I’ve corrected the italicized text and the bold italics of the pdf. file, so that all the former spacing problems are now fixed. (I had to go into the html of the online book and manually correct all of the errors in it. It was time-consuming, but worth it. The text now looks right.) So, I’ve made an updated pdf. file which has all the fixes in it. If you have the previous copy, please delete it and download the new update (Update 1.)
If you still find any try here typos or other errors in this chapter, please bring them to the attention of one of the collaborators so we can correct them. Thanks.
One last thing, if you wish to comment or give feedback on this GEMTAM chapter, feel free to use the comments section of this post.
This is my response to the chapter. I had the first version on my Kindle, so I will probably repeat some of what you already knew as far as typos go.
p. 2. “consumation”–>“consummation” p. 3. “If Solomon had 300 wives, the Father has more.” This argument seems to fall a little flat, kind of like, “If Billy has acne, then Jesus has more acne.” That’s facetious, but I think that the argument in this section (Plural Marriage in Heaven) needs some work to stand up still. For one thing, perhaps Solomon had 300 wives, and will have 300 wives in the resurrection, and receive them if he and they achieve the celestial kingdom. But a comparison on a numerical basis doesn’t necessarily fulfill the scripture.
p. 5. If it is the current prophet’s words that matter, and you think the current prophet is fallen, or not fulfilling his calling, or without authority (or that there is no current prophet), then the logic here becomes circular and you become your own prophet. (And that’s okay, but I think you should spell out exactly what your position is here.)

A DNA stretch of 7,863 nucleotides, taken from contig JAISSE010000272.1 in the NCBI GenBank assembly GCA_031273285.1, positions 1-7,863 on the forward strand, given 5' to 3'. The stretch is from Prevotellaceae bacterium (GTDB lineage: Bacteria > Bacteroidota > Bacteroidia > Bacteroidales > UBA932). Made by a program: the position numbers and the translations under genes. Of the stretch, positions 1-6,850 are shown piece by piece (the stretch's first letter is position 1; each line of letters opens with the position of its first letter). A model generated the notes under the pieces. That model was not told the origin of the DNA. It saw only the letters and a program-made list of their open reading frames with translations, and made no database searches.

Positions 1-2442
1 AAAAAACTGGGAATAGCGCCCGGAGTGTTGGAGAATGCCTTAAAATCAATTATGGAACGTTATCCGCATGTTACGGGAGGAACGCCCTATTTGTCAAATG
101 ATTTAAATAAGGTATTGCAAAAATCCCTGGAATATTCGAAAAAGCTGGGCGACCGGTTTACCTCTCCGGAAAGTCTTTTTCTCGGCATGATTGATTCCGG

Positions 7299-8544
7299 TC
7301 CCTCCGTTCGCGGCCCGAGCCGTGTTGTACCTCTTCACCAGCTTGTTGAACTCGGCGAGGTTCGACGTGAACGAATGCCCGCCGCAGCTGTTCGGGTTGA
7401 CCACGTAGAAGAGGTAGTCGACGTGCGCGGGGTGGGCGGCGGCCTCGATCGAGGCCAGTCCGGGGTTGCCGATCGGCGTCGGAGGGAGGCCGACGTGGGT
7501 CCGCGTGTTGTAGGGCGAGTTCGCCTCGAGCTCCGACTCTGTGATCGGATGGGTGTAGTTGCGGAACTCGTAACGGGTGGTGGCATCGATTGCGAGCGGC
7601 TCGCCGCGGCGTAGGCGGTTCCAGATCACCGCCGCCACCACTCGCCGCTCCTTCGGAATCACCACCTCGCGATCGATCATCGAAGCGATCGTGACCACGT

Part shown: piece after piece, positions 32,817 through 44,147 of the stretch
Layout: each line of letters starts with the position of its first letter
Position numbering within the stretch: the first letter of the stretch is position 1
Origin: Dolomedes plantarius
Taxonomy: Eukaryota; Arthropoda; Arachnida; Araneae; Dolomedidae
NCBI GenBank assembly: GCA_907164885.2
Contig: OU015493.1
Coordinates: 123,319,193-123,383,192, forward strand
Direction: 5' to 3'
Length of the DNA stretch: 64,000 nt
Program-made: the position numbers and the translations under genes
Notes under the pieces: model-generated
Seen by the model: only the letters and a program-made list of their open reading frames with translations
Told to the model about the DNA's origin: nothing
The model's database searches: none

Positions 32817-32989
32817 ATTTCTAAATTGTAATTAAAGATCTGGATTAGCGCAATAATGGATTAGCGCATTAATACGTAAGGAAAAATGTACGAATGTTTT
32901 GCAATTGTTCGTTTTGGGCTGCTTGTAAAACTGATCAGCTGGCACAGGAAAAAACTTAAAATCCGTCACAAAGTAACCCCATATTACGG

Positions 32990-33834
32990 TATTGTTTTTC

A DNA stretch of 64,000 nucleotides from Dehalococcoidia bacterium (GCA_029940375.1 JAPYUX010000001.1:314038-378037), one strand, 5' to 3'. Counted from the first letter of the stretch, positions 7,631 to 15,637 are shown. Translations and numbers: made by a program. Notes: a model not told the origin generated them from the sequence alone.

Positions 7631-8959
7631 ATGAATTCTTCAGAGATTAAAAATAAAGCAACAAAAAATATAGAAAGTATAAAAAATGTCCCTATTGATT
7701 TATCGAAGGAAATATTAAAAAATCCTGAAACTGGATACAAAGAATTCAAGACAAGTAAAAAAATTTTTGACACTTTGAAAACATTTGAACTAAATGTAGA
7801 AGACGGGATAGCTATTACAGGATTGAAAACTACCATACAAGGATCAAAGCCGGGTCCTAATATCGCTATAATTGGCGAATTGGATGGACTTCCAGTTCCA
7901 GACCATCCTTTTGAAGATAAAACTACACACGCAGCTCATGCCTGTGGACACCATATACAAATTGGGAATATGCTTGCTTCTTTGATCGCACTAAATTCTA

p. 19. In the absence of divine revelation on what the `holy anointing’ is, exactly, I think it’s better to not assert that it /is/ a specific thing, especially when oil is not involved.
p. 27. `Only when viewed in the manner, under tribal filters, does concubinage make any sense.’ This is only true if you accept the definition given above. It’s obvious that certain leaders of the church have considered a concubine to be a different thing today than perhaps it was anciently. Cf. D. Michaal Quinn on George Q. Cannon: “In a Temple meeting of the First Presidency and the Apostles in 1894 George Q. Cannon said, `I believe in concubinage,’ by mutual vow as a way for men and women to bypass the Manifesto’s prohibition of new plural ceremonies. George Q. Cannon wanted to marry a new plural wife after his wives were no longer able to bear children, and in aTemple meeting of the Apostles and Presidency in August 1900, he openly opposed Lorenzo Snow’s ban on new plural marriages. He threatened President Snow directly in front of all the others, that he, President Cannon, might choose just simply to cohabit with a woman, without a ceremony of marriage if that was necessary to father any more children. ”